“The Snow Queen” Show Delivers Warmth by Andrea Santo Felcone


There’s something beautiful about leaning into things, rather than resisting them. This winter has been bitterly cold. The type of weather that is likely to keep a person inside, hibernating. But, resist those urges–lean into winter–and treat yourself and your family to Blessed Unrest’s “The Snow Queen” at the New Ohio Theatre, in New York City.

The Snow Queen

Photo Credit: (c) Maria Baranova. Todd Grace and Tatyana Kot

Written by Matt Opatrny, directed by Jessica Burr, and developed by Blessed Unrest in a year-long New Victory LabWorks residency, “The Snow Queen” will warm you with its creativity and heart. Adapted from the original fairy tale of the same name, written by Hans Christian Andersen, Blessed Unrest’s “The Snow Queen” is performed by a small, highly-skilled ensemble. Most cast members serve more than one role, a few sing (Celli Pitt/“Grandma” has an amazing voice), and there is an element of interpretive dance throughout. There is no shortage of talent in this production.   

The most popular (loosely based) adaptation of “The Snow Queen” (in recent memory) was Disney’s movie, “Frozen”. Blessed Unrest’s “The Snow Queen” and Disney’s “Frozen” are very different, although they do share one main thread: a central message of strong female power. Gerda, the female protagonist, played endearingly by Nancy McArthur, (in her debut with Blessed Unrest) is a wonder and one to watch. Her earnest determination stays with you long after the show ends.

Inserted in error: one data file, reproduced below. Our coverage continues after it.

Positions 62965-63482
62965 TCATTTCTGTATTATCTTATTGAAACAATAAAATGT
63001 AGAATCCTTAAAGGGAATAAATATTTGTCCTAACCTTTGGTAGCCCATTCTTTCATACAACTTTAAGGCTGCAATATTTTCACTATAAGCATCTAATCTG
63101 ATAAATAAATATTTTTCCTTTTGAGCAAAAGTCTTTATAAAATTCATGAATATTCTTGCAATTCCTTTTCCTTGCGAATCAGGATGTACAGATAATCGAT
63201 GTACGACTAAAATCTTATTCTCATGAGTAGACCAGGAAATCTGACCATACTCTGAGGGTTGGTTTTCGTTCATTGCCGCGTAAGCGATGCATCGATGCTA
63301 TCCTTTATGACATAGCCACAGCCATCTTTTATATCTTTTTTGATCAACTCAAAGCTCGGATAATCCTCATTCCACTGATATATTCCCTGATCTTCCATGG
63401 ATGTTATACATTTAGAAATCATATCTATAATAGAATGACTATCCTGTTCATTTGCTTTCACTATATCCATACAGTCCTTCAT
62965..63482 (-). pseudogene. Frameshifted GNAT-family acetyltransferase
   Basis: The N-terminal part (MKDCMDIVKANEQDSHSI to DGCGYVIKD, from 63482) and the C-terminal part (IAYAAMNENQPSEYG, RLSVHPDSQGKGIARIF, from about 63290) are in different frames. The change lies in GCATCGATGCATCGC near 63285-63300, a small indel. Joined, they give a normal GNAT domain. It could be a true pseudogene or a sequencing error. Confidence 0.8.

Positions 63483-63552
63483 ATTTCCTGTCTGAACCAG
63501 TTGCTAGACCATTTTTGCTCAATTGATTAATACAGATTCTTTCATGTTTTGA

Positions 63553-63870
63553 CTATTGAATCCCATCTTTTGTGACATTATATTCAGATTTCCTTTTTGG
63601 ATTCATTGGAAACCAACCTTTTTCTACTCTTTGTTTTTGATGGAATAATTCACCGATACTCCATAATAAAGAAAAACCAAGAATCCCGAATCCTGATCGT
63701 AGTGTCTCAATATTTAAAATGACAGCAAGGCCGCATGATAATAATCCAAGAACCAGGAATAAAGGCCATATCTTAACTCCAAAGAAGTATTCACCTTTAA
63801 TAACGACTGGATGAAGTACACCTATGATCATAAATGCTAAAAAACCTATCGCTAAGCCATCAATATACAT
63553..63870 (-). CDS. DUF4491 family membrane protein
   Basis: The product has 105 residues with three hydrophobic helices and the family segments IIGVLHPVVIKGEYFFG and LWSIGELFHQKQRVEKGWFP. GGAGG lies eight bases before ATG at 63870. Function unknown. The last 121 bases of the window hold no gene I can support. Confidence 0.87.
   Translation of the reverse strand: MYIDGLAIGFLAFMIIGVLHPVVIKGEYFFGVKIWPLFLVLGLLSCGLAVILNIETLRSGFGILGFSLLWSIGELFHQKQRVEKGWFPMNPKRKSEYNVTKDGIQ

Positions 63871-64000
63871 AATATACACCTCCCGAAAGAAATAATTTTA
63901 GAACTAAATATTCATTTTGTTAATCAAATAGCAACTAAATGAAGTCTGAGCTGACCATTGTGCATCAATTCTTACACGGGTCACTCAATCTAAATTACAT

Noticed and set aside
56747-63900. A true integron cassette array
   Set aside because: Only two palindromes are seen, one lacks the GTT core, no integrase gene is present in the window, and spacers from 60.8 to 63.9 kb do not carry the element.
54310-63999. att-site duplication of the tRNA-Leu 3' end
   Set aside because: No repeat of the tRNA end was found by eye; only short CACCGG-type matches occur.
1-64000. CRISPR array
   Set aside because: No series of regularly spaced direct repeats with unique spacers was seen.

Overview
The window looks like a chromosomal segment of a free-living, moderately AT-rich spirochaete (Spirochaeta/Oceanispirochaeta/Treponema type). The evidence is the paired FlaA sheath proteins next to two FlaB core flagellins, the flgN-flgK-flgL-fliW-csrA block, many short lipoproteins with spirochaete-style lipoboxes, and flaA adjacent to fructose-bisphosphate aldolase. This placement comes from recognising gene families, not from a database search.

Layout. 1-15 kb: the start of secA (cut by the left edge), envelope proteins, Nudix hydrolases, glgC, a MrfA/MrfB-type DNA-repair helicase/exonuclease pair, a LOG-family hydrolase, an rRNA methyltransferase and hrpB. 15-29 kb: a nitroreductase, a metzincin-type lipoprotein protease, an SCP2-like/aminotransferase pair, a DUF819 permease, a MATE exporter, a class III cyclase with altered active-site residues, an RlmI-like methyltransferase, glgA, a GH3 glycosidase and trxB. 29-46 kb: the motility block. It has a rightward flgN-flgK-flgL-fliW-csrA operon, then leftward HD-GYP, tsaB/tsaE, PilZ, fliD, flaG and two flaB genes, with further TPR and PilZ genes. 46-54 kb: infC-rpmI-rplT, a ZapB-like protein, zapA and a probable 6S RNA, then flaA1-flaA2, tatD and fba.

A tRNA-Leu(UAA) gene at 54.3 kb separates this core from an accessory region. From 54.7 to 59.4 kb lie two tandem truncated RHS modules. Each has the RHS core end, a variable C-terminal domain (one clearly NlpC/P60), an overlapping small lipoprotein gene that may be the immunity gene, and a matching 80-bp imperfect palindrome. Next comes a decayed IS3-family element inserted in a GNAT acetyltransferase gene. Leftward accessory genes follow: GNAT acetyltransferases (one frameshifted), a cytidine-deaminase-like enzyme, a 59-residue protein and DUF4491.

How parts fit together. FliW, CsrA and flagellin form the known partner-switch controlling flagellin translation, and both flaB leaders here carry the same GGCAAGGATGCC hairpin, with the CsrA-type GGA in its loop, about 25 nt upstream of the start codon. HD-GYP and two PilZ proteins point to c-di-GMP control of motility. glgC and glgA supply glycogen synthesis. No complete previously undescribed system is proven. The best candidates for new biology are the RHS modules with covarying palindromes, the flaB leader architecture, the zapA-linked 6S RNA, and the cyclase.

In this version, Gerda and Kay (the talented Todd Grace) are two precocious children who share an extremely close friendship; they are “two mittens on a string,” “two peas in a pod,” and share a friendship as rare as a snowflake. Kay lives with his Grandma (Celli Pitt) and likes to study the pattern and geometry of things; he is trying to crack the code of nature’s roses and snowflakes. Gerda lives in the house next door, but she seems to belong to herself alone; she seems to have no guardian. The children play near their rooftop gardens, sharing thoughts and the shared language of their unique friendship.

Gerda matches Kay’s abilities to see patterns, with her ability to communicate with nature; she hears flowers and can speak with birds. They reason that if bees have queens, snowflakes should to … a thought that leads Kay to search the sky only to get pierced in his eye and his heart by some enchanted glass—the evil work of The Snow Queen. He no longer sees beauty in things, but instead finds everything and everyone—including his beloved Gerda—ugly. Kay runs off to be with The Snow Queen and is lost to Gerda and his Grandma. (This “running off” is handled in a physical way, as Todd Grace expressively dances in the background throughout much of the remaining performance.)